Since much of the fun in the film comes from the surprise of every nutty plot twist and the deadpan reactions of Williamson and Mayes, I will not say any more for fear of ruining the experience of seeing it for the first time. It’s playing in limited release and VOD. You will not be disappointed.

In between John Dies at the End and Bubba Ho-Tep, Coscarelli did a Q&A where he touched on several topics:

–          On the possibility of a Phantasm 5: He felt the fourth film wrapped everything up. He also acknowledged that he had been approached about selling the rights for a remake of the first film and said he didn’t see the point of remaking it before joking that he was waiting for the right price to “sell out.”

–          On what happened with the Bubba Ho-Tep sequel that fell apart: He initially talked around what happened with the film. But in answering a later question, he said that he had Paul Giamatti on board as Colonel Tom Parker but Bruce Campbell did not want to do the film and that’s why it fell apart. Coscarelli admitted that Campbell was busy at the time on Burn Notice and was prepping My Name Is Bruce and that it wasn’t the best time to approach him about the film. He offered up the possibility that it could still happen if Campbell decided to do it.

–          On the possibility of a sequel to John Dies at the End: He said that since there was so much he left out of the book and because there is now a sequel novel by Wong (This Book Is Full of Spiders: Seriously, Dude, Don’t Touch It), there is plenty of material to take the characters in any number of directions. But he was also quick to point out the first film would have to do ridiculously well to get a sequel greenlit.

–          On using a digital camera for the first time on John Dies at the End: He claimed to be on the fence as far as digital vs. film goes, but he sure sounded pretty negative about digital. The only positive thing he had to say about it was that it provided him more latitude to alter the image in post-production. But he also said that the debate between the two formats was moot since shooting on film is all but dead.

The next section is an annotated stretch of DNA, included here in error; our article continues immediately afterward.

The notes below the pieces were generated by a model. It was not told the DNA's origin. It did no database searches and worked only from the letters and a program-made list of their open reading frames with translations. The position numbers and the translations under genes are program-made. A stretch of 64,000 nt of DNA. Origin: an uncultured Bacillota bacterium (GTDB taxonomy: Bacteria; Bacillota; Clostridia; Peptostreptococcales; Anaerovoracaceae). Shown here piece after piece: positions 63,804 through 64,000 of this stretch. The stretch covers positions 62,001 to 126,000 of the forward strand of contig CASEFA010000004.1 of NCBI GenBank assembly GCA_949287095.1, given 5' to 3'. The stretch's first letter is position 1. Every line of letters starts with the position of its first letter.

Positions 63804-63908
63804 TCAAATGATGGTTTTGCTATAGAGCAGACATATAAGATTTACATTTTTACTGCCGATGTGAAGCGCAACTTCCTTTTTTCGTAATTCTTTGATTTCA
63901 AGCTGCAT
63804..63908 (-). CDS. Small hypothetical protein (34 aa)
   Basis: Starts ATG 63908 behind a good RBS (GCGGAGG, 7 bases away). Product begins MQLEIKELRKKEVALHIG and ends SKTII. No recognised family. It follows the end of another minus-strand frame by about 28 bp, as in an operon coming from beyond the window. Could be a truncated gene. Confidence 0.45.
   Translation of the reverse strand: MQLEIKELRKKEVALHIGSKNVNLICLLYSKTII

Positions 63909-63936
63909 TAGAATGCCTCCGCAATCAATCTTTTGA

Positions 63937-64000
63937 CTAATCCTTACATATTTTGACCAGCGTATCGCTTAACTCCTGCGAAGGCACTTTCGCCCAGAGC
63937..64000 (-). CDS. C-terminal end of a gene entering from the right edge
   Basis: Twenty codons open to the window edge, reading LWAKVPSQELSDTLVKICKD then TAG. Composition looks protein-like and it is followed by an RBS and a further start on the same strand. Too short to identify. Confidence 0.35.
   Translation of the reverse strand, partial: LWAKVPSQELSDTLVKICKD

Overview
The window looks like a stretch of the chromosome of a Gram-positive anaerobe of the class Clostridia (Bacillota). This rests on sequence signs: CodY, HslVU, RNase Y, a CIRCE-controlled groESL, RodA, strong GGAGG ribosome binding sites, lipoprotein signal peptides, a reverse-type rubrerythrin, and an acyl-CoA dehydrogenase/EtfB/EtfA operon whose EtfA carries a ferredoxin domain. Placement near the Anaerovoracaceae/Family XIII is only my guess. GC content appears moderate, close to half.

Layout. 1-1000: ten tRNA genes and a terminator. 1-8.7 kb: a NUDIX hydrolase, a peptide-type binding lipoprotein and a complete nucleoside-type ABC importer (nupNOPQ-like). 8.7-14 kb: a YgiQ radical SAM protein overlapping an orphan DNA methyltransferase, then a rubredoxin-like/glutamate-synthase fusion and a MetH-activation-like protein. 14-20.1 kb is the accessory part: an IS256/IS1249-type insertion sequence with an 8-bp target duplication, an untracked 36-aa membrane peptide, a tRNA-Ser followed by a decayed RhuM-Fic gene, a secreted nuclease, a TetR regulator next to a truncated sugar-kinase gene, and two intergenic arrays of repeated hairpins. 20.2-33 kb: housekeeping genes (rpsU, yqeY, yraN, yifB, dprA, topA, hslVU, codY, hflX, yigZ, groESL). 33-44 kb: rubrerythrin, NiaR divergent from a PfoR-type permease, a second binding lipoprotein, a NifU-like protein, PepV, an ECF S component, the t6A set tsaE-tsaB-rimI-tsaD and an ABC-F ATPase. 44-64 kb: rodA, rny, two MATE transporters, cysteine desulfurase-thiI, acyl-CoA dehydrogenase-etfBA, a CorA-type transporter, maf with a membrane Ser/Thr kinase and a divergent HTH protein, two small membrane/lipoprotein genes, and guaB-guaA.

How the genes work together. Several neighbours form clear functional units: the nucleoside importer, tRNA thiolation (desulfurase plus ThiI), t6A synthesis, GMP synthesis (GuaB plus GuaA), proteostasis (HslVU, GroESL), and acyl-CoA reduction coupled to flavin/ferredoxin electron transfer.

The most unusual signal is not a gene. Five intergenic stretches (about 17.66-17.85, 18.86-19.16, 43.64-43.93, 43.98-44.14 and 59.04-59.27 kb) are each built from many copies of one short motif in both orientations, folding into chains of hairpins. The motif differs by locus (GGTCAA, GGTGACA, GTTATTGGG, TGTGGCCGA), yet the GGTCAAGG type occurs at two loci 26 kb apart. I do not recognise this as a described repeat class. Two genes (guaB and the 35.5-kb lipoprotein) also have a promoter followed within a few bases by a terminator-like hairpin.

–          He touched on several topics in general including the difficulty of funding, making, and finding distribution for independent films; the importance of supporting indie films and theaters; the relative lack of creativity among studio films; and his disappointment that John Carpenter has had such trouble in recent years getting films made.

The most memorable occurrence of the Q&A involved an audience member who asked if he could be in Coscarelli’s next film. His plan backfired when Coscarelli invited him up to the stage for an impromptu audition where the poor guy choked because he had nothing prepared.

As for Bubba Ho-Tep, I don’t feel there is much I can say about the film at this point that probably hasn’t been said better elsewhere. I’ve seen the film more than a dozen times and what really captivates me each time—beyond Bruce Campbell’s amazing performance—is the heart the film shows. Sure, it’s goofy and freaky, but Campbell and Ossie Davis (in cinema’s most unusual portrayal of John F. Kennedy) are playing their characters for real emotion. It’s ultimately a touching film that earns its laughs and sentiment.

My thanks to Don Coscarelli and the Music Box Theatre for putting on a great event.

Read all the extraneous crap that goes through my head by following me on Twitter.